The Importance of 5-MTHF: Methylation and Your Body

Methylation is a hot topic lately, but it’s not necessarily easy to understand.

To simplify, methylation is a biochemical process that involves the transfer of four atoms—one carbon and three hydrogen atoms (CH3)—from one substance to another. This seemingly simple process plays a crucial role in DNA and neurotransmitter production, detoxification, histamine and estrogen metabolism, energy production, and more.

5-MTHF is the most active form of folate or vitamin B9. Folic acid is the synthetic form of B9, also known as pteroylmonoglutamic acid, which must be converted to 5-MTHF by several vital enzymes. A vast majority of people cannot convert folic acid into 5-MTHF effectively, and unmetabolized folic acid is linked to severe health problems.

What is Methylation?

You can think of methylation as the evolution of how we understand longevity, long-term health, and wellness in the body. It is essential to properly function in almost all body systems, including the cardiovascular, reproductive, neurological, hormonal, and detoxification systems. This complex biochemical process is the on or off switch for many crucial functions.

To function effectively and efficiently, methylation requires optimal levels of certain nutrients and compounds, including B vitamins. The body is provided with CH3 via a universal methyl donor called SAMe (S-adenosylmethionine). The system responsible for producing SAMe relies on 5-MTHF; without it, methylation can go awry.

Without sufficient SAMe and effective methylation, a domino effect occurs: the body cannot produce adequate amounts of vital molecules like glutathione, melatonin, serotonin, coenzyme Q10, norepinephrine, epinephrine, taurine, L-Carnitine, and cysteine.

What role does 5-MTHF play in Methylation?

Since the production of SAMe directly relies on 5-MTHF, methylation depends on sufficient levels of active folate to carry out its many functions. In conjunction with vitamin B12, 5-MTHF functions as a methyl group donor, facilitating the conversion of the amino acid homocysteine to methionine. Elevated homocysteine is a risk factor for several health complications.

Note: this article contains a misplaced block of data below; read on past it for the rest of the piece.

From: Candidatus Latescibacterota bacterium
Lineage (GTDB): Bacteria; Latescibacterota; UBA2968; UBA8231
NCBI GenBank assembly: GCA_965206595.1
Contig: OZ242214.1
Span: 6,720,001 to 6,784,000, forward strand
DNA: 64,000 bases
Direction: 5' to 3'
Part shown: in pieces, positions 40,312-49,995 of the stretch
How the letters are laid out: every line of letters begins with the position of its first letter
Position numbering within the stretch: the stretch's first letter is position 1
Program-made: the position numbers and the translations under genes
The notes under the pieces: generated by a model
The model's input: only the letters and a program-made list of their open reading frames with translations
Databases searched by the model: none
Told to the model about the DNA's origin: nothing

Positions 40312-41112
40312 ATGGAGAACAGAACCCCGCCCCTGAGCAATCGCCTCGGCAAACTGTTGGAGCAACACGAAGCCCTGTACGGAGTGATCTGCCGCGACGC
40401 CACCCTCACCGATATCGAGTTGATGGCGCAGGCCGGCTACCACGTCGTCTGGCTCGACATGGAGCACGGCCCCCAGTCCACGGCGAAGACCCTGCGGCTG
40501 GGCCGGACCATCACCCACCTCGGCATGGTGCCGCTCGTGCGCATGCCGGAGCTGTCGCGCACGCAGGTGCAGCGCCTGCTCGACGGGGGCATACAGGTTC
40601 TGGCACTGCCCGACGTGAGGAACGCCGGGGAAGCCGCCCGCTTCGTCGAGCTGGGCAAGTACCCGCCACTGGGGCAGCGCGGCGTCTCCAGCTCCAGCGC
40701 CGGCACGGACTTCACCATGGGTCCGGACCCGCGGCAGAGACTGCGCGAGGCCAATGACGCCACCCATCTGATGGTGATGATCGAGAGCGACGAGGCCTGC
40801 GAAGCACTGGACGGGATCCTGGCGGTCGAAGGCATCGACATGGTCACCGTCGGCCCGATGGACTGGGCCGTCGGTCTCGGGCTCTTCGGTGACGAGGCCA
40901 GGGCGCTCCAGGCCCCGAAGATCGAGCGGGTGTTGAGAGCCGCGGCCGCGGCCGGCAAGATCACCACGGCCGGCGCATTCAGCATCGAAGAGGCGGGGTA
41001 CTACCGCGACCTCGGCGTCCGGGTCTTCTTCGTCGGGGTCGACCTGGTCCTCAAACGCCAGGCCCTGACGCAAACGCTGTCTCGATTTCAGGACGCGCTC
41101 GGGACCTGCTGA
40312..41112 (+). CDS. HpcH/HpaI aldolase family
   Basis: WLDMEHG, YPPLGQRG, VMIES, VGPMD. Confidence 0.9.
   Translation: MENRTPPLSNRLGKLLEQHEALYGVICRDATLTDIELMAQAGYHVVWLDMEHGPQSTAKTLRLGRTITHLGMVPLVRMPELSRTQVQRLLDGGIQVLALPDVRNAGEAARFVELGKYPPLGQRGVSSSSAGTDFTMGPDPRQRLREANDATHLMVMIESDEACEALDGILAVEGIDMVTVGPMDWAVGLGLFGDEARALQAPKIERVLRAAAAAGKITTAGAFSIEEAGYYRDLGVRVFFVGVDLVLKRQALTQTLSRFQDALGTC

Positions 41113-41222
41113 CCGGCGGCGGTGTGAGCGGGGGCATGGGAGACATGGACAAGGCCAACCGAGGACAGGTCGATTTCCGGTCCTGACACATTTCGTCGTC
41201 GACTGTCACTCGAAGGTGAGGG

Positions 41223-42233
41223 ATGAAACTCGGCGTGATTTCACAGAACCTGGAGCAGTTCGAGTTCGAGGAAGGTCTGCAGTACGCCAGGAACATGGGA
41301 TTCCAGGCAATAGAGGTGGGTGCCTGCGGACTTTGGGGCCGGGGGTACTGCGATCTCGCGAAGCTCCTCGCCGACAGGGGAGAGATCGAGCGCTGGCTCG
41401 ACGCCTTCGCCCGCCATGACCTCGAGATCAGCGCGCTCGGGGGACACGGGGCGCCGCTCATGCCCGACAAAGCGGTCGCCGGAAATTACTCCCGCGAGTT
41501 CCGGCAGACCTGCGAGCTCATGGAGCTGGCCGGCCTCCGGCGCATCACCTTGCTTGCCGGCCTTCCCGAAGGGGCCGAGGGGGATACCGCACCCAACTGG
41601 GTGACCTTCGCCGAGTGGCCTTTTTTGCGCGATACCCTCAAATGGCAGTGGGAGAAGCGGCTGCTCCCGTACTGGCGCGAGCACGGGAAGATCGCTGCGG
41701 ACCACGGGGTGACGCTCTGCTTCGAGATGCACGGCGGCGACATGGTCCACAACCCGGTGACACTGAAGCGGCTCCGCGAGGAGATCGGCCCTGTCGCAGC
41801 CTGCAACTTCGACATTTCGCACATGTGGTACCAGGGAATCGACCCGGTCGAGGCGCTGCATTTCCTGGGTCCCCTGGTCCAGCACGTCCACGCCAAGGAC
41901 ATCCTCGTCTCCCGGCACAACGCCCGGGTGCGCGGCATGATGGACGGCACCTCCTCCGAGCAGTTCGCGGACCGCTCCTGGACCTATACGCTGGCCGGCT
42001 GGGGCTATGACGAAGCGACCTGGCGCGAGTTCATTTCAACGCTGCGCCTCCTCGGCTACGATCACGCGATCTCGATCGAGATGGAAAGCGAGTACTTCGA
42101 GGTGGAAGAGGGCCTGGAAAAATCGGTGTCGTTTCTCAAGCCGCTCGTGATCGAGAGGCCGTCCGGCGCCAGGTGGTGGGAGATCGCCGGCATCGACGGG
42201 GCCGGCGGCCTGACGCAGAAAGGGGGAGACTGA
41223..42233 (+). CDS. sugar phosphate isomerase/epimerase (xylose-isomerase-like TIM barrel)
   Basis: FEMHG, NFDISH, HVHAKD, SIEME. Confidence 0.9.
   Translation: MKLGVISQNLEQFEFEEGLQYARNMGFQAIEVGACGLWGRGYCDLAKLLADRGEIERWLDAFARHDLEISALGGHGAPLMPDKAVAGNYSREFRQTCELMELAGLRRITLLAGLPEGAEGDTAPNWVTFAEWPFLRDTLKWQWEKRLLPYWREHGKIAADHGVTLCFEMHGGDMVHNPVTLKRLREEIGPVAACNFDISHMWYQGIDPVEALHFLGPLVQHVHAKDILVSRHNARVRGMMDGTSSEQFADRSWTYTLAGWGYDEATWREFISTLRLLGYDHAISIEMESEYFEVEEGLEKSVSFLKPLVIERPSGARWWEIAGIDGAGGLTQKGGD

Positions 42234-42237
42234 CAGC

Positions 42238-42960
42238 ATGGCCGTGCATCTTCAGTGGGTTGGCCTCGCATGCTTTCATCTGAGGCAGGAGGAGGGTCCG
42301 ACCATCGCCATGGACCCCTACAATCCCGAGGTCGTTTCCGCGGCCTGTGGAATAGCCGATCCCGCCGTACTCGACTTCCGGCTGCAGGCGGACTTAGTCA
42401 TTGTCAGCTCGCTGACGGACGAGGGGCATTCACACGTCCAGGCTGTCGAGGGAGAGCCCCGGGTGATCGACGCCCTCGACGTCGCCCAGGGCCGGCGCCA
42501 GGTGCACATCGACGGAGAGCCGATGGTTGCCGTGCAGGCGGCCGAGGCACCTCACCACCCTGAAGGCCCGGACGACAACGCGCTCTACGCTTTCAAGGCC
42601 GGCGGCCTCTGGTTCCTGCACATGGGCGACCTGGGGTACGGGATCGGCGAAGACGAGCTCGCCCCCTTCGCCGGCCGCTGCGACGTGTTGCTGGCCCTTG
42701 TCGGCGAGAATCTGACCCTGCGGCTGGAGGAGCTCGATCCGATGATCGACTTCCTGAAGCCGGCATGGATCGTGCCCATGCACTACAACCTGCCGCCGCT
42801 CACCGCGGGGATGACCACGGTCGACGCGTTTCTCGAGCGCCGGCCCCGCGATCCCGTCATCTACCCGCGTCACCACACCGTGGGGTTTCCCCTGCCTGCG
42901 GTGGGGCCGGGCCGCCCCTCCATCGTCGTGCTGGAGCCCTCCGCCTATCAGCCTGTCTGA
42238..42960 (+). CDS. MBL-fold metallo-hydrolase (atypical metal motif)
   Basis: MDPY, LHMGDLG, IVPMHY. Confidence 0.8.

5-MTHF is particularly well-known and essential for the developing fetus, as it allows the spinal cord and brain to develop more rapidly and efficiently. Women with inadequate levels of 5-MTHF have been shown to give birth to children with a higher risk for attention or behavioral issues, gastrointestinal problems, and other complications.

Many people have trouble converting folic acid to folate, leading to low levels of 5-MTHF. This insufficiency can be due to an ill-functioning liver, intestinal issues, or a genetic problem that inhibits the conversion of folic acid to 5-MTHF.

5-MTHFR Gene

The 5-MTHFR gene regulates methylation and can cause the body to over or under-methylate. Methylenetetrahydrofolate reductase (MTHFR) is an enzyme that catalyzes various biochemical reactions, including converting folate into 5-MTHF. The MTHFR gene can be considered an instruction manual for producing the MTHFR enzyme.

Four different mutations or variations commonly occur in the MTHFR gene. They are referred to as SNPs or single nucleotide polymorphisms. Each SNP is essentially a variation of a building block of DNA. Some have no ill effect on human health, while others can impact a gene’s function for the worse.

MTHFR SNPs are pretty standard, and their different variations impact

the effectiveness of the MTHFR enzyme and the body’s methylation function. Signs of possible MTHFR gene mutations vary widely, including cardiovascular problems, mood imbalances, fatigue, etc.

Genetic testing to evaluate potential gene variations is the first step, followed by metabolic testing and an organic acid panel to understand possible signs of poor methylation. With this information, you can determine whether or not supplementation with 5-MTHF is appropriate and what dosage will work best.

Who should supplement with 5-MTHF?

After speaking with their integrative doctor, certain people are highly likely to benefit from 5-MTHF supplementation. In particular, pregnant and breastfeeding women who want to avoid a folate deficiency during pregnancy, those with various medical issues, those dealing with high-stress levels, and anyone interested in longevity might find 5-MTHF supplementation advantageous.

Supplementing with 5-MTHF to support DNA methylation might also support a healthy gut microbiome and neurological health, particularly after antibiotic use.

Methylation is vital in almost every body system, relying on 5-MTHF to function correctly. If you or your doctor suspect poor methylation, it can be helpful to undergo genetic and metabolic testing and supplement with 5-MTHF, the active form of folate.

To learn more about 5-MTHF, get a FREE Consultation with one of our doctors (D.C) here

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